Health shake-up causes increase in special tax deals, top civil servants’ union claims

By Steve Lodge | 27 June 2012

“There is a large population of deputy directors and programme directors in the NHS who were not included in the Treasury review”
 – Rob McCargow, managing partner, Cadence Partners

Rising numbers of NHS managers are working ‘off payroll’ despite a UK government clampdown on the practice, according to the union representing top civil servants.

And government reforms to the National Health Service are causing the increase, says the FDA. Formerly known as the First Division Association, the union represents 5,500 senior managers in the health sector.

As health trusts and authorities restructure in the shake-up, they are employing more executives and managers without deducting tax and national insurance at source, says the FDA.

Jonathan Baume, FDA general secretary, told Exaro: “This is definitely an issue. There is more of it.”

“As people leave primary care trusts and strategic health authorities, their jobs are being filled with contract staff,” he said.

And hospital trusts are making ‘off payroll’ appointments to fill positions as they struggle with the current pay freeze and higher staff turnover in the NHS, the FDA says.

Officials working ‘off payroll’ and being paid through personal-service companies are able to save thousands of pounds a year in tax compared with being employed. It also offers public bodies large savings on employers’ national insurance.

Rob McCargow, managing partner of Cadence Partners, a recruiter of interim NHS executives, said that ‘off payroll’ appointments made sense for health bodies that are being wound down because it avoids redundancy costs.

But he said that the “much greater usage” was in hospital trusts and other NHS providers looking at mergers and reconfiguring services. “The NHS is facing a massive period of change,” he said. “It has to get change skills from someone and management consultant firms would charge an arm and a leg.”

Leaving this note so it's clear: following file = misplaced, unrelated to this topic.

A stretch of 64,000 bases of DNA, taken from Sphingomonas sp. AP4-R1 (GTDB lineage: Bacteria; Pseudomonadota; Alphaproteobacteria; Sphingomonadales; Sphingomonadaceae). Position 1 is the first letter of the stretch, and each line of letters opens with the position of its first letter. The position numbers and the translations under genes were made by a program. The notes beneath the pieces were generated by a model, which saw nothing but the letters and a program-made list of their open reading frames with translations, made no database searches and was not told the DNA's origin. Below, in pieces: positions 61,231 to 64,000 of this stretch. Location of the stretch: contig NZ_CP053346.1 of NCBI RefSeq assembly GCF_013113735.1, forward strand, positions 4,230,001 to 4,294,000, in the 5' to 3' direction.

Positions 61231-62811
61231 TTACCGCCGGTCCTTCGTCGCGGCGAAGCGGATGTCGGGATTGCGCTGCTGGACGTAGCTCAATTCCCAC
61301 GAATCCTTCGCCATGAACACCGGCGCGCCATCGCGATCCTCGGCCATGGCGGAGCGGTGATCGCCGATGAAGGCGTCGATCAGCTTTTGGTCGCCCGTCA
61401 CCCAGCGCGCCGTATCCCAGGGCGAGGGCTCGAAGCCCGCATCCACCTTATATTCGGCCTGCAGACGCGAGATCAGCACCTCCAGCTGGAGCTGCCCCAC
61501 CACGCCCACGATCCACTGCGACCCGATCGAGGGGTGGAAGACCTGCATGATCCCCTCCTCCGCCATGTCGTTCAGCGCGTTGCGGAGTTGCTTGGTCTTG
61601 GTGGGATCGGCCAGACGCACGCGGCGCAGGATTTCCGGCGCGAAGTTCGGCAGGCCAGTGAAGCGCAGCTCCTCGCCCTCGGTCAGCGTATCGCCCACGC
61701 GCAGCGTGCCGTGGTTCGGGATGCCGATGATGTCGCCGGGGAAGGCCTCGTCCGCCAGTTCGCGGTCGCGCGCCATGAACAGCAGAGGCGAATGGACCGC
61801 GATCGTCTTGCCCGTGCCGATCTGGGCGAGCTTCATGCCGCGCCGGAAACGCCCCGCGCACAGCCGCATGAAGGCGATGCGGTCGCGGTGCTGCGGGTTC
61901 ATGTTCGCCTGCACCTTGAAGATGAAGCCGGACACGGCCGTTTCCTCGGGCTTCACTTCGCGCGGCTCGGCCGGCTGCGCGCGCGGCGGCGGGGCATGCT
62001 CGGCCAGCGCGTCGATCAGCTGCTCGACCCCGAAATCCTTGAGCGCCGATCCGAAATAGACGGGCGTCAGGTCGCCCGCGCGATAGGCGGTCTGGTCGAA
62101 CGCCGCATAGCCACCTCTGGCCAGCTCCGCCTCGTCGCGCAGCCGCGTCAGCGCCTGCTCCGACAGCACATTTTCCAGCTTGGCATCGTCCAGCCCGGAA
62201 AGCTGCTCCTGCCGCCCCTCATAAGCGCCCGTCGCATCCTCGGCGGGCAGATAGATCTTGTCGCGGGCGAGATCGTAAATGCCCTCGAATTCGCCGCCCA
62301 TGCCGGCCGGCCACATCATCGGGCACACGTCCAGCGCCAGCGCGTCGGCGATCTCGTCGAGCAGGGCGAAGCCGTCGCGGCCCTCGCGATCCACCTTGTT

Rates for senior interim executives of £1,000 or more a day compares well with management consultants costing £3,000 to £4,000 a day, McCargow said.

The FDA said that it did not have figures for the increases in ‘off payroll’ arrangements observed by its members.

However, McCargow estimated there were “several hundred” senior and specialist management roles currently filled in this way in the NHS.

By contrast, the Treasury’s recent review of senior civil servants working ‘off payroll’ listed just 84 NHS roles out of 2,400 positions found across central government.

But the NHS figure for the review covered only board members of trusts and authorities, with 28 of the 84 being non-executive directors.

“There is a large population of deputy directors and programme directors in the NHS who were not included in the Treasury review,” said McCargow.

A spokesman for the Department of Health explained the omission of NHS senior managers below board level by saying: “The Treasury said that, to keep the survey of the NHS to manageable and affordable proportions, it should focus on the members of boards of NHS organisations only.”

The NHS says that it employs more than 1.7 million people, the largest workforce in the UK.

The spokesman added that the department “did not recognise” the FDA’s claims of increased ‘off payroll’ working among NHS managers.

He said: “The number of admin staff, managers and senior managers has fallen by nearly 16,000 since May 2010, creating savings that will be reinvested into front-line patient care.”

The Treasury review found that the Department of Health, not including NHS bodies, had 434 senior officials working ‘off payroll’. This was the highest number of any central government department.

The review was triggered after an investigation by Exaro, together with BBC2’s Newsnight, revealed in February that the Student Loans Company was paying its chief executive, Ed Lester, without deducting tax or employee’s national insurance under concessions granted by HMRC.

Exaro also revealed how one NHS finance director and another executive were paid £534,000 and £631,000 respectively ‘off payroll’ over three years.

Danny Alexander, chief secretary to the Treasury, told Parliament that the most senior public officials must in future be on the payroll and fully taxed at source. The new requirement would apply in all but exceptional, temporary cases.

Exaro revealed earlier this month how HM Revenue & Customs (HMRC) is using the results of the review to launch an investigation into the practice of civil servants working ‘off payroll’.

However, hundreds of council officials working ‘off payroll’ will escape the HMRC investigation because a review by local government was thwarted.

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